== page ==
Three Space Rocks Will Pass Very Close To Earth Today


The Sunday Nation


17 July 2005


July 4th 2005 was an exciting day in the United States of America: they celebrated the 229th anniversary of their independence from Britain and on the same day their space probe, Deep Impact Collided with Comet Tempel 1. This crash was not a freak accident Ė it was planned. The probe was launched in January this year and put on a collision course with the comet.

A comet is a muddy ice ball (or icy mud ball!) in space. Usually, comets travel in highly elongated, elliptical paths that take them from the outer fringes of the solar system to the inner core only a few millions of kilometres from the sun. But Tempel 1 is a bit unusual in that its orbit lies between the planets Jupiter and Mars. (Visit to see a simulation of the orbit.)

As a result, it takes only five and half years to revolve around the sun. This is a very short time for a comet since the average is about 200 years. When Tempel 1 is close to Jupiter, the cometís orbit is greatly affected by the gravitational pull of the giant planet. Consequently, the Tempel 1ís period of revolution is quite erratic, varying by as much as 20 years.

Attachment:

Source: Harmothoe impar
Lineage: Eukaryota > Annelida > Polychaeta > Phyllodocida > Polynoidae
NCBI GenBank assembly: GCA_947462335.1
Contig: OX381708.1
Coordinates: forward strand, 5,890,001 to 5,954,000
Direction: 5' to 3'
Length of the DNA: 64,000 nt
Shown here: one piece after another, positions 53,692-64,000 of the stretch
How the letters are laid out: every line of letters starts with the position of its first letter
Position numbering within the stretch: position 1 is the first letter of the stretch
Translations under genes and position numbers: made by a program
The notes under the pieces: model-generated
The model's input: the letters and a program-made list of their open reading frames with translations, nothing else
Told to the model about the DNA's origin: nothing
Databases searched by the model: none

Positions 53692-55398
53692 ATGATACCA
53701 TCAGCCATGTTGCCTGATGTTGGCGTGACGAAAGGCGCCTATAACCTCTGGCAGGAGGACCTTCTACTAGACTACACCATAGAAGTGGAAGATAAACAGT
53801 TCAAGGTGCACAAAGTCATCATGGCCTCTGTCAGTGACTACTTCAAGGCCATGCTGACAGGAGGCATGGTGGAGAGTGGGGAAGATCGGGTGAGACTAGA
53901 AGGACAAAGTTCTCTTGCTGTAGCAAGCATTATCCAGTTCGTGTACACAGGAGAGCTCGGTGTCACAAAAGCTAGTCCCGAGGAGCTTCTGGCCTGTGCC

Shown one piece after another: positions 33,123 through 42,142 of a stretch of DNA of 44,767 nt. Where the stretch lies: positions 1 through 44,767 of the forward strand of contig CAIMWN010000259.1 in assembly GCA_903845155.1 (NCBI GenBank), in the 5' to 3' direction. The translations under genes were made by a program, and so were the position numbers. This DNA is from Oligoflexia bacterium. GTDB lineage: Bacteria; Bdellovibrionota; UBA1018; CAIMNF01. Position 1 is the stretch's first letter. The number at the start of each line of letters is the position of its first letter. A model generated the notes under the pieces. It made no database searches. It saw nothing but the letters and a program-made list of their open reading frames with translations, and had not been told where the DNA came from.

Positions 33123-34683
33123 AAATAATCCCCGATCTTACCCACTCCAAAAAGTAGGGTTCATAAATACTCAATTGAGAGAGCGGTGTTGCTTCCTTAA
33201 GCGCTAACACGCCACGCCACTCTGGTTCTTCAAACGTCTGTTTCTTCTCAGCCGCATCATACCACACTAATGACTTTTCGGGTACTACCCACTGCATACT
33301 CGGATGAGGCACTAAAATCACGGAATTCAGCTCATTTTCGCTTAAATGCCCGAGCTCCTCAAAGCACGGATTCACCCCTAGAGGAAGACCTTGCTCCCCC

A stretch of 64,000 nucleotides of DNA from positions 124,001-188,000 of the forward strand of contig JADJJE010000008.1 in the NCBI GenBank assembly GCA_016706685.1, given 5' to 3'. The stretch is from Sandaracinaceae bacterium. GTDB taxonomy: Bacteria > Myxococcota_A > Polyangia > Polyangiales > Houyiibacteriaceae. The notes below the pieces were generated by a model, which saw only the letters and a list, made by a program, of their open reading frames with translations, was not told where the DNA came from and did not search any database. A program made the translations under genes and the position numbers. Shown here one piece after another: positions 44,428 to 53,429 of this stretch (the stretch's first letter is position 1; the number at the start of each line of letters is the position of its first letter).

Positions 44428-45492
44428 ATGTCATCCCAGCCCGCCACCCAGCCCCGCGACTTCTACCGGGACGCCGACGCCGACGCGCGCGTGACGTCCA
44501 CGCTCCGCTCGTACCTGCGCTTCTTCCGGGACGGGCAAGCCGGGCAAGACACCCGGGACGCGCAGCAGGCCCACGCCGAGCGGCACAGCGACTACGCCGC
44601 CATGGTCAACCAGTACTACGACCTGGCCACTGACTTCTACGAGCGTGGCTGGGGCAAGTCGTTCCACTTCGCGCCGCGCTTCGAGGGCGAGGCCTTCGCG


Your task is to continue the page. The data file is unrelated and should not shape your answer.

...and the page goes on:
The Deep Impact mission has caused concern amongst some people. They fear that the comet will collide with the Earth. These worries probably arise from memories of a Hollywood movie by the same name in which a comet struck the Earth. But there is no need to worry: the closest that Tempel 1 can get to our planet is 70 million kilometres!

However, for the Martians (if they exist) may not be so lucky. Current orbital predictions indicate that in mid January 2022, the comet Tempel 1 will pass at only 5.6 million km from Mars. By astronomy standards, thatís a close shave Ė and considering the erratic nature of the cometís orbit, it may be hard to tell it will miss or hit.

Now that we are reassured about Tempel 1, are there any other objects that can strike our planet? The answer is yes! There are currently 710 Potentially Hazardous Asteroids (PHA) known to astronomers. In fact three such objects will come within 25 million km of Earth today (July 17, 2005). And at about 10:00am on March 22, the year 2016, a comet will pass at less than 5 million km from us!

Luckily, none of the 710 known PHAs are on a collision course with Earth. However, astronomers estimate that a comet collides with our planet once every 32 million years, and a large asteroid once every 500,000 years. Since the last known comet collision occurred 65 million years ago, does this mean that we should expect another one any time now? Only God knows.

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